But we have no evidence that lowering the speed limits across the city is or reasonably could have been expected to reduce speeds, and all of these “enlightened” advocates you’re talking about ought to appreciate that a number on a sign isn’t going to impact behavior on the streets. Meanwhile, we have plenty of evidence that automated enforcement is a great way to motivate a lot of drivers and their representatives to dig their heels in on pro-safety measures. We can’t get half of them to stick, even where we’re allowed to put them.

    Why is this the strategy? Why are advocates pushing for laws on the books and automated enforcement? Is that how anyone else has gotten to complete streets?

    I don’t think so – it’s more about demonstrating institutional efficacy – now, today. These are headline-grabbing moves that are designed to build support for advocacy groups, not actual safety.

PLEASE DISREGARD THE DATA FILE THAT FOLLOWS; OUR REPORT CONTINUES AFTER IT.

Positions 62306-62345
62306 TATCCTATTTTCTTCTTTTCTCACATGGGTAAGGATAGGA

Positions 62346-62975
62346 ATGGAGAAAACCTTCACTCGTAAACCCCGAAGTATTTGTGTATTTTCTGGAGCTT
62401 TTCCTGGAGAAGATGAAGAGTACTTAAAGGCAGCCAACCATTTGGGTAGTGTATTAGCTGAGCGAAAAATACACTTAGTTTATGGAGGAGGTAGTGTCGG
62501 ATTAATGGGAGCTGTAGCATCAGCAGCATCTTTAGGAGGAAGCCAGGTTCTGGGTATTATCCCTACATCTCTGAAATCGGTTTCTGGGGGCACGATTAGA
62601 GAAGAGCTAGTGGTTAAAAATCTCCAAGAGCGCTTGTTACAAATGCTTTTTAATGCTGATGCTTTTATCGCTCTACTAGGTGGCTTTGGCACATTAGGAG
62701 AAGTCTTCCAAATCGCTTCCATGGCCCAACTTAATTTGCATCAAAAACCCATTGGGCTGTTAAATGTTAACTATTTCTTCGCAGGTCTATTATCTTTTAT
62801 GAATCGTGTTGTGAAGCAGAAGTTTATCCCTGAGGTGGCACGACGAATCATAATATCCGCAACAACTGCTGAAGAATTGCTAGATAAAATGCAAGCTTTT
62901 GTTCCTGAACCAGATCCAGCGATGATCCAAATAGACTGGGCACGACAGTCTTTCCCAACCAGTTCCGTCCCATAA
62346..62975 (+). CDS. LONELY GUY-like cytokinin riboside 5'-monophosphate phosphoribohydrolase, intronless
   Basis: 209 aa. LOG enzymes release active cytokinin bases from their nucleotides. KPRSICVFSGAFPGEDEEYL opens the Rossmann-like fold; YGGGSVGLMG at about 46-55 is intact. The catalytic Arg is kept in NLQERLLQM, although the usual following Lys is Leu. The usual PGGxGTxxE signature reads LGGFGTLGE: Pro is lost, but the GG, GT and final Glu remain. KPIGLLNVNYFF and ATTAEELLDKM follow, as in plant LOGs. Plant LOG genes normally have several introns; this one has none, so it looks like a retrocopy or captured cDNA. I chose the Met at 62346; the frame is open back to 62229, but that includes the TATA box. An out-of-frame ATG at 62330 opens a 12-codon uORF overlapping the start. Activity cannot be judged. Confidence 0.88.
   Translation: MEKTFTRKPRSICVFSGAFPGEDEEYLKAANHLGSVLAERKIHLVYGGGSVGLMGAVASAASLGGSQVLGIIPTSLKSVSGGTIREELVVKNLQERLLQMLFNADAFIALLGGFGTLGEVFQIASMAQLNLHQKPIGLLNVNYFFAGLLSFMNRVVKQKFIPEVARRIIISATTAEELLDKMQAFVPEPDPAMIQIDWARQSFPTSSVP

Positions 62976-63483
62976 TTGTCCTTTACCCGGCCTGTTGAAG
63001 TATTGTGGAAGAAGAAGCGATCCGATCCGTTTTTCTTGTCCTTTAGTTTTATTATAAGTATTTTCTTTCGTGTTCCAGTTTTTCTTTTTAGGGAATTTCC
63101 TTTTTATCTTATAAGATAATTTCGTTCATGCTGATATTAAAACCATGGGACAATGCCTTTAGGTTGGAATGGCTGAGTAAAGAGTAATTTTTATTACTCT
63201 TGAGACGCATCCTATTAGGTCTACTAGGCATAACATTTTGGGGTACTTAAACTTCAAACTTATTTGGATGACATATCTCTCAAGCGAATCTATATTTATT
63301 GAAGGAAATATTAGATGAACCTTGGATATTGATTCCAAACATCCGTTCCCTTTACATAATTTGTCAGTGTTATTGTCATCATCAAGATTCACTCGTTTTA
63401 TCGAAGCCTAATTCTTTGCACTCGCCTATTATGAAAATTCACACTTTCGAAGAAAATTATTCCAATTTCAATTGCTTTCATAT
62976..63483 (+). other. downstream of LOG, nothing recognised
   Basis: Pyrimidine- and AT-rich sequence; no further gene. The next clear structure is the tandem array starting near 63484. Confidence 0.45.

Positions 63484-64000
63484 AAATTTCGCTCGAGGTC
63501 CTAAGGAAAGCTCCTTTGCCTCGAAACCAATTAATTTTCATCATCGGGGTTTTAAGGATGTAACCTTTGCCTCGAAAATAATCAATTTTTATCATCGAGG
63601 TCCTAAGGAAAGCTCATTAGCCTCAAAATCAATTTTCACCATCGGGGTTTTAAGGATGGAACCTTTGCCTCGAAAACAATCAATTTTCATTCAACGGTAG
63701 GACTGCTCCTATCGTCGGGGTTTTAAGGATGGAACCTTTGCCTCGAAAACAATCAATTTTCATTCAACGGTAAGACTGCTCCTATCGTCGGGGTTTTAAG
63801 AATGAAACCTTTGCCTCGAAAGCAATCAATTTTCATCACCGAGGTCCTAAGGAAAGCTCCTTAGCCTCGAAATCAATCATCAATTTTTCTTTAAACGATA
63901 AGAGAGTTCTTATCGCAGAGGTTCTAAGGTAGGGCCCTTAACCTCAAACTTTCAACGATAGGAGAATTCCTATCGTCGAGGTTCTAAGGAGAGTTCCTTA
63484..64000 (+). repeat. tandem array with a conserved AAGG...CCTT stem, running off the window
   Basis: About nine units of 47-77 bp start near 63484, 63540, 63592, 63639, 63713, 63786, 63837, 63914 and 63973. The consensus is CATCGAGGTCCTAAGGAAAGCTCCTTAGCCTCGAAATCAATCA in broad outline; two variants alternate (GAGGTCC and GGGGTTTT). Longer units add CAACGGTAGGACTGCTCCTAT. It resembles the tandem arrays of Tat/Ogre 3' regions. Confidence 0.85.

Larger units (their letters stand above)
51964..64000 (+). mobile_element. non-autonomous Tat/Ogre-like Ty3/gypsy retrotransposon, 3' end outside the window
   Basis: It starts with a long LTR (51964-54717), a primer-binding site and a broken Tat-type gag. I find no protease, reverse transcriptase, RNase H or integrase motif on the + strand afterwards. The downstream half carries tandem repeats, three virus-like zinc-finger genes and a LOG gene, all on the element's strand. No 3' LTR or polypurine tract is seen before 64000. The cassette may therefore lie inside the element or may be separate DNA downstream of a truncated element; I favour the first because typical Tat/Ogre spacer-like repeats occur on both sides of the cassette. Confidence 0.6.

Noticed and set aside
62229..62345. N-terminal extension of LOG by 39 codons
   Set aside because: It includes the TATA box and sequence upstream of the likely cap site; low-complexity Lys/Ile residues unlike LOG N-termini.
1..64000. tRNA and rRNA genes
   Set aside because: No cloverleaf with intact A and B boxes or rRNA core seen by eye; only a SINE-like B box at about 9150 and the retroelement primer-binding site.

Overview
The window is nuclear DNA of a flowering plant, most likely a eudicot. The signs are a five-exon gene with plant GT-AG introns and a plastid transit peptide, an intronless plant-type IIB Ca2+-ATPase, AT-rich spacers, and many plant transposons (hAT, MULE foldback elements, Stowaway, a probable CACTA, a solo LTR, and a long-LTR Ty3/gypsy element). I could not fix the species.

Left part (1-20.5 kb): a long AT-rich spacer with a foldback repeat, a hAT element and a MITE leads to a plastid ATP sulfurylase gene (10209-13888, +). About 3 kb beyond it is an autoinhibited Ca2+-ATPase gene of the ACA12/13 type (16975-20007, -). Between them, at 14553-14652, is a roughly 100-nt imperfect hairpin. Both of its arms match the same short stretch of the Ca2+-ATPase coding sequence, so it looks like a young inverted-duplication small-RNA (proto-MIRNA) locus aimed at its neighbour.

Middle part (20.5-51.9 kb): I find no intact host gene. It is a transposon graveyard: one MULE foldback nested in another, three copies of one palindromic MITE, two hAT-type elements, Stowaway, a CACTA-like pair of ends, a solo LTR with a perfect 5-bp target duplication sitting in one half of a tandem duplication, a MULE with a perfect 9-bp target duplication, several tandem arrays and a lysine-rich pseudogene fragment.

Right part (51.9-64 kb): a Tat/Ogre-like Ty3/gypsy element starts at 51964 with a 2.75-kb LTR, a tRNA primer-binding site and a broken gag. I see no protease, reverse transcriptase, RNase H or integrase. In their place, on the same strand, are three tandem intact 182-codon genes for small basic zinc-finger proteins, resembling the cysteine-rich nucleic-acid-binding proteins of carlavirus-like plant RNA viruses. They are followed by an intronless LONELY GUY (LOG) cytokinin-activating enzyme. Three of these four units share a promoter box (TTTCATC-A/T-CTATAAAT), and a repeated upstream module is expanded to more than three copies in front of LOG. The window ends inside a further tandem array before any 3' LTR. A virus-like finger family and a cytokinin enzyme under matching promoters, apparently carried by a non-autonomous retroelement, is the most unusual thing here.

• dporpentine

    Waving the “it’s all connected” flag at things doesn’t make all kinds of real-world policy distinctions go away.

  • dporpentine

    I recommend you go to a Families for Safe Streets meeting and tell those folks that lower speed limits and automated enforcement of those limits aren’t for safety but just to build support for themselves. Please do that. Please. I’m begging.

  • Simon Phearson

    Maybe while I’m there, I can tell them how transit advocates are riding their coattails to make themselves look effective.

  • Simon Phearson

    The street safety/transit distinction is the exact opposite of a “real-world policy distinction.” It’s a way of distinguishing and prioritizing political initiatives, and one that places something mischaracterized as “street safety” ahead of making our streets actually safer.

  • dporpentine

    So you’re going?

  • Simon Phearson